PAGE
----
Editorial: Don't let opportunity pass for progress on pensions
On the final day of the 101st Illinois General Assembly's fall veto session, lawmakers have a lot to accomplish. We addressed on Wednesday the importance of tackling ethics issues and approaches on which it should not be difficult for Republicans and Democrats to find common ground. Today, let's focus on a topic that is just as important and should be even easier -- pension consolidation.
In fact, the House did its part on Wednesday, approving legislation to consolidate nearly 650 police and fire pension funds outside the city of Chicago into just two. Now, it's up to the Senate to take action on legislation the governor already appears eager to sign.
A little over a month ago, a 10-person governor's task force composed of people representing every facet of the looming crisis over police and fire pensions -- including executives from police, fire and other unions, business interests, a former lawmaker, community leaders like Barrington Village President Karen Darch, financial experts and pension fund veterans -- offered a detailed analysis and recommended merging the funds.
Among the findings leading to the group's conclusion was an estimate that overall, the pension funds are losing out on $1 million a day they could be earning if they were part of two large asset pools instead of hundreds of distinct smaller ones. A separate analysis by the Daily Herald's tax watchdog editor Jake Griffin found that the state's pension funds missed investment targets by $1 billion over the past five years.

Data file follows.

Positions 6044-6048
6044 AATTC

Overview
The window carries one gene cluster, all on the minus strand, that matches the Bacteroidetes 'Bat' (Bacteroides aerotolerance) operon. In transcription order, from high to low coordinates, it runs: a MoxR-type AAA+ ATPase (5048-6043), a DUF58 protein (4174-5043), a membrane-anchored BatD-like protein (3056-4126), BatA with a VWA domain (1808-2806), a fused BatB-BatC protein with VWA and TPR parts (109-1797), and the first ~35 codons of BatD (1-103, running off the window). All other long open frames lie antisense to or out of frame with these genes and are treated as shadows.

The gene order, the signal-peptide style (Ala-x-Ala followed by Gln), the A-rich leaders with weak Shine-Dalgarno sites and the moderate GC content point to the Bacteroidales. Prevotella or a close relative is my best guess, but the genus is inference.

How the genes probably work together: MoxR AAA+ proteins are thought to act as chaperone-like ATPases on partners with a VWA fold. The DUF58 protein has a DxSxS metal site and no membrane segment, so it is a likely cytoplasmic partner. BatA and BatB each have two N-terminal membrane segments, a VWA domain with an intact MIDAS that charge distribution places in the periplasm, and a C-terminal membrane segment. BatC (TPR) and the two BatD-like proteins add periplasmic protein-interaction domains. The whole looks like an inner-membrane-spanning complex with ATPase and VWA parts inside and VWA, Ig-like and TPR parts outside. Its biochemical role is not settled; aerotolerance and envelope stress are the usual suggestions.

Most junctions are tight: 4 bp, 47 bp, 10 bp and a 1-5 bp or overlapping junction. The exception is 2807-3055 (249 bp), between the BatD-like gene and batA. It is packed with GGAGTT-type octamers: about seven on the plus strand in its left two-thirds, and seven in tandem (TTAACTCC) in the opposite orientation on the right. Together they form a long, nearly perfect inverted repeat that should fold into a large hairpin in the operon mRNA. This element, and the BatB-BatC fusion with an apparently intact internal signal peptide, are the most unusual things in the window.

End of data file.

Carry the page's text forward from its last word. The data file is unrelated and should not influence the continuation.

Closing those financial gaps is important not just because it reassures first responders that the pensions on which they rely will be healthy and available when they need them, but also because keeping up with the demands of funding pensions is steadily bankrupting local governments. The end result of that burden falls on local property taxpayers.
Some local communities with healthy funds have raised objections to mingling their assets with communities that, in their view, have not been as responsible in meeting pension obligations. Their hesitation is understandable, but the truth is that a merger will not harm these funds, and indeed will only make them stronger, relieving potential future property tax pressures.
Other interests have complained that the Illinois Pension Consolidation Feasibility Task Force's recommendations don't go far enough. If consolidation into two funds is good, some argue, consolidation into one should be even better. Still others balk because the recommendations don't address complaints about growth in the size of pensions or other legitimate problems with the current pension system.
To whatever degree there may be justification for such reluctance, we must also recognize that a broadly diverse team of sometimes competing interests has produced measurable, significant progress on a long-intractable problem. This is not the conclusion of the reform process, but a remarkable beginning. The only result of waiting to do anything on pensions until we can do everything is that we will do nothing.
The House has taken the first step toward doing something, and it's something that makes the system better for almost every interest. The Senate should quickly follow.